Ancelotti shied away from talking about the penalty award, preferring to focus on his side’s display.
He added: “It wasn’t all perfect but just when it seemed all was lost and Liverpool had taken complete control of the game, the team were very orderly and very switched on and they never lost sight of the game plan.
“The two goals came from rather curious and unusual circumstances but ultimately I’m very happy with how we played.”
Last Updated: 18/09/19 6:23am0:51 Jurgen Klopp was frustrated at Napoli's penalty with the Liverpool boss saying 'as long as humans are involved in VAR there is still potential for failure' Jurgen Klopp was frustrated at Napoli's penalty with the Liverpool boss saying 'as long as humans are involved in VAR there is still potential for failure'
Jurgen Klopp was less than pleased with the penalty decision which helped Napoli to a 2-0 win over his Liverpool side in their Champions League group stage tie on Tuesday night.
Jose Callejon went down in the Liverpool box under minimal pressure from Andrew Robertson, but the well-placed referee gave a spot-kick, and the VAR official decided against overturning the decision.
That allowed Dries Mertens to open the scoring from 12 yards, in a game Liverpool had otherwise been largely comfortable in, and in the dying moments, they added a second goal to seal victory in Naples.
"For me, it's clear and obvious, no penalty, because Callejon jumps before he has any contact," Klopp said. "But we cannot change that so we have to be critical with ourselves. We did well in a lot of moments, we played a lot of good football but we didn't finish off.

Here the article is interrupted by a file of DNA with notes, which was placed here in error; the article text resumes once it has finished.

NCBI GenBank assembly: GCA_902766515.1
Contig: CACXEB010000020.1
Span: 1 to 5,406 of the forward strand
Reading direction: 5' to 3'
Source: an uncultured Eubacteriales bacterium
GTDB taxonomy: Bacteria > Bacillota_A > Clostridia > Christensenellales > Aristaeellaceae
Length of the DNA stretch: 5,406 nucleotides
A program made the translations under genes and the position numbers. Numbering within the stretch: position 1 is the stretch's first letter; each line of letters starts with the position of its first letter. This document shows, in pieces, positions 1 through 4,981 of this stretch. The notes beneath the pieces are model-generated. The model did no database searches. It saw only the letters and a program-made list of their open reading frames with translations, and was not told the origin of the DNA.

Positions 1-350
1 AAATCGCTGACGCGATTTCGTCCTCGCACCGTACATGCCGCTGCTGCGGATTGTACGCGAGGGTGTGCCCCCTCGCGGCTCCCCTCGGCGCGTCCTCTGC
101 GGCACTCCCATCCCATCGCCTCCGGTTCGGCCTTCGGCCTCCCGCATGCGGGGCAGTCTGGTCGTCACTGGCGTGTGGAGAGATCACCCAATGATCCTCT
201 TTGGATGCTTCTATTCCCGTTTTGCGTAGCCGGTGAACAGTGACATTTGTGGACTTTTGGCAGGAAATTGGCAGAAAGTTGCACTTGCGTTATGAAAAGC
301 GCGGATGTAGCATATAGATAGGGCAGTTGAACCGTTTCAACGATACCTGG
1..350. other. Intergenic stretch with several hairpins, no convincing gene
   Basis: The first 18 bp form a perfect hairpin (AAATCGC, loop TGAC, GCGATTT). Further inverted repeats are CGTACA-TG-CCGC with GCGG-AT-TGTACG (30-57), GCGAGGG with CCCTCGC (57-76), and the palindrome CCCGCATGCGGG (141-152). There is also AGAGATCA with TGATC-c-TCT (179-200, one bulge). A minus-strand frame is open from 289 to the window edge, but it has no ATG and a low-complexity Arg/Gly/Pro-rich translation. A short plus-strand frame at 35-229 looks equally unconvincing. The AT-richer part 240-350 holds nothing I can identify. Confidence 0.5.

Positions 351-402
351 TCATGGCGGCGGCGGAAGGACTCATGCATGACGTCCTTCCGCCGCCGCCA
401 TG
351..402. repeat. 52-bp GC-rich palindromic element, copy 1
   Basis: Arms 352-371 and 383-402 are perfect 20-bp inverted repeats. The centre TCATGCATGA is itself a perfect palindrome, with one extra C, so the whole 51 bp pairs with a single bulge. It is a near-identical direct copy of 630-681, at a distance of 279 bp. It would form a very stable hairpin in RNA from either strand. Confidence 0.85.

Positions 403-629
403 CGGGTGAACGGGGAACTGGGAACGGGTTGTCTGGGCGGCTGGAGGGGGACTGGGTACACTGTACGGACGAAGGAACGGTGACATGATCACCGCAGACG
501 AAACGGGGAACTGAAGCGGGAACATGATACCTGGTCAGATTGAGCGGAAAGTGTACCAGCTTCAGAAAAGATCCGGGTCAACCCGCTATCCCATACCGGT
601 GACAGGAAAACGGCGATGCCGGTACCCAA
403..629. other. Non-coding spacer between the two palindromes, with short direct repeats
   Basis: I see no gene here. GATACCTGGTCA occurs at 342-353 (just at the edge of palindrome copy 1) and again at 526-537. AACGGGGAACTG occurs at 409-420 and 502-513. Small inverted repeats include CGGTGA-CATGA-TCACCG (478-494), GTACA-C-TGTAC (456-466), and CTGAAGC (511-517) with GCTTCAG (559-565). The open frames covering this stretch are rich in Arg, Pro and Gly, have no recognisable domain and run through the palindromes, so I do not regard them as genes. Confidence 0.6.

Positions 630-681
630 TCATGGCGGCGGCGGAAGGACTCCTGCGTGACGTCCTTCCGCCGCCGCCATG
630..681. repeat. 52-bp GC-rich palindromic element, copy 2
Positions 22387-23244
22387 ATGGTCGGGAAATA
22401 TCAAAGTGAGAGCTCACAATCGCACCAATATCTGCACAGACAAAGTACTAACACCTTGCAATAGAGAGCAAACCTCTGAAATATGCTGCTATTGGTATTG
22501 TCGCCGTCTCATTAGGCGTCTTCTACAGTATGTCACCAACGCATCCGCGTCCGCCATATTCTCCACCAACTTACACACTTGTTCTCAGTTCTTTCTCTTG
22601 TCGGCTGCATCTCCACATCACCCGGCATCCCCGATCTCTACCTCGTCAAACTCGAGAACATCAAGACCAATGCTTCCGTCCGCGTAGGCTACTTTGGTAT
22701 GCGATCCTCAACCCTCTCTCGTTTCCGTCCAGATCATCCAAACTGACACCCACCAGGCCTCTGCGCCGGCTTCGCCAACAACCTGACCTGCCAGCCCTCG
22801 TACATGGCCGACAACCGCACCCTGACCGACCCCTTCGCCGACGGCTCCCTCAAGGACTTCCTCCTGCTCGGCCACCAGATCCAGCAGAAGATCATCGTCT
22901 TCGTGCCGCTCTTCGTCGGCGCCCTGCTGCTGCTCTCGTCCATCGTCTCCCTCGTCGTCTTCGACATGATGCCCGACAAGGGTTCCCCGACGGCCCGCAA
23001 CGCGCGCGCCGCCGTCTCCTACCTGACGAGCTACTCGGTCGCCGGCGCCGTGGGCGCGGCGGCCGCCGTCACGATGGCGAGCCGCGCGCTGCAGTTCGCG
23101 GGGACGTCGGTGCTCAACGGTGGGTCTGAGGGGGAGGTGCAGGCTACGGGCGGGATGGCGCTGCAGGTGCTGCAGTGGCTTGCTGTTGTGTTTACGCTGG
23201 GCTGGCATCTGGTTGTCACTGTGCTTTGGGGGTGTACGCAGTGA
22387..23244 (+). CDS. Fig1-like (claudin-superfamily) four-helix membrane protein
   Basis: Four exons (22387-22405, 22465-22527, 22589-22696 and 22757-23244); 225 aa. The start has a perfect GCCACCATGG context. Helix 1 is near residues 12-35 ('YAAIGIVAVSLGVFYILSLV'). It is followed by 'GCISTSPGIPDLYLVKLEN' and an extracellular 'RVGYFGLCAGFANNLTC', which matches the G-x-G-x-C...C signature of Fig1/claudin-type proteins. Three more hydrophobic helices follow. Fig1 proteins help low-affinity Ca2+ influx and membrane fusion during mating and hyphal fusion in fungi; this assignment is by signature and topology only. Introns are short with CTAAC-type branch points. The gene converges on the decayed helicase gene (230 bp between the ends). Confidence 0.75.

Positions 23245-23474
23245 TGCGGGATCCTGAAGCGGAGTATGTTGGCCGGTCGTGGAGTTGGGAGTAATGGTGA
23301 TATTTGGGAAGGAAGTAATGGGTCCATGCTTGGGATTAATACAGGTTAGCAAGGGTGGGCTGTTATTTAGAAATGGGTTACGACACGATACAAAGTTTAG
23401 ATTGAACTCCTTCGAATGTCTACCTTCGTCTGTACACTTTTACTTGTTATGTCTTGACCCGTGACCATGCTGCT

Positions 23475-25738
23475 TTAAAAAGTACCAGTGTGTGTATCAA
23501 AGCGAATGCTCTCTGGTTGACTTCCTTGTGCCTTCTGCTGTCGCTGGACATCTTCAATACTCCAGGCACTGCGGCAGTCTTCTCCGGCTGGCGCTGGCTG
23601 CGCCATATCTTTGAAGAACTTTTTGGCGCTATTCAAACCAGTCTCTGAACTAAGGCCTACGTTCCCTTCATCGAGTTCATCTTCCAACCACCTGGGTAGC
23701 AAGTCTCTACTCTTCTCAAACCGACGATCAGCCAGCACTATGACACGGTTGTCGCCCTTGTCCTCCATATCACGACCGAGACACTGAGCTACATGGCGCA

"In the second half, we had this wild game, we were running, they were running. They've killed everybody on the pitch, started controlling again and then we've conceded a penalty.Goals by Dries Mertens and Fernando Llorente condemned Liverpool to defeat
"Of course that doesn't help and I've seen it now, I don't think that's a penalty."
Klopp was also unhappy with his misfiring forward line, whose link-up play was far below their usual standard and forced only two real saves out of Napoli goalkeeper Alex Meret across the 90 minutes.Chelsea vs Liverpool
September 22, 2019, 4:00pm
"We controlled it in moments, but we had not enough chances in the end," Klopp said. "What you saw was a lot of respect from both sides, we both defended well and each ball we lost, or they lost, was immediately a threat.